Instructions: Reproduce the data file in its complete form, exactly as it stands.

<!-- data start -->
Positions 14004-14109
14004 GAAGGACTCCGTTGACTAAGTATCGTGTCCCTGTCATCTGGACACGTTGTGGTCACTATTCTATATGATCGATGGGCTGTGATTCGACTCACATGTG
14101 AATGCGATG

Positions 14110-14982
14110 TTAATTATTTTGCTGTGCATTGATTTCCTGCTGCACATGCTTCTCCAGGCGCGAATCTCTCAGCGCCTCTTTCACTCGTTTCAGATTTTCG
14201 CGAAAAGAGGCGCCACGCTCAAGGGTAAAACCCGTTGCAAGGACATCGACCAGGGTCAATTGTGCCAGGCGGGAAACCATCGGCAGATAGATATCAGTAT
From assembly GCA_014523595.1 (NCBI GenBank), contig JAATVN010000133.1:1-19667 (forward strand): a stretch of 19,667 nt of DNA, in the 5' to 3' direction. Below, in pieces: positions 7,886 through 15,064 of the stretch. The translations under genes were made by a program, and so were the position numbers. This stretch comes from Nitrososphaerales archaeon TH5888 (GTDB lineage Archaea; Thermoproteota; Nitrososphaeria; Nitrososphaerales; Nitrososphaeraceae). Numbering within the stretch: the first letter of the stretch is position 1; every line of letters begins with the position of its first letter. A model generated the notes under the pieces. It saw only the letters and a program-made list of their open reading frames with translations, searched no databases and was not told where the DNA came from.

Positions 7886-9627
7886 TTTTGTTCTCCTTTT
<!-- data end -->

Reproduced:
Positions 14004-14109
14004 GAAGGACTCCGTTGACTAAGTATCGTGTCCCTGTCATCTGGACACGTTGTGGTCACTATTCTATATGATCGATGGGCTGTGATTCGACTCACATGTG
14101 AATGCGATG

Positions 14110-14982
14110 TTAATTATTTTGCTGTGCATTGATTTCCTGCTGCACATGCTTCTCCAGGCGCGAATCTCTCAGCGCCTCTTTCACTCGTTTCAGATTTTCG
14201 CGAAAAGAGGCGCCACGCTCAAGGGTAAAACCCGTTGCAAGGACATCGACCAGGGTCAATTGTGCCAGGCGGGAAACCATCGGCAGATAGATATCAGTAT
From assembly GCA_014523595.1 (NCBI GenBank), contig JAATVN010000133.1:1-19667 (forward strand): a stretch of 19,667 nt of DNA, in the 5' to 3' direction. Below, in pieces: positions 7,886 through 15,064 of the stretch. The translations under genes were made by a program, and so were the position numbers. This stretch comes from Nitrososphaerales archaeon TH5888 (GTDB lineage Archaea; Thermoproteota; Nitrososphaeria; Nitrososphaerales; Nitrososphaeraceae). Numbering within the stretch: the first letter of the stretch is position 1; every line of letters begins with the position of its first letter. A model generated the notes under the pieces. It saw only the letters and a program-made list of their open reading frames with translations, searched no databases and was not told where the DNA came from.

Positions 7886-9627
7886 TTTTGTTCTCCTTTT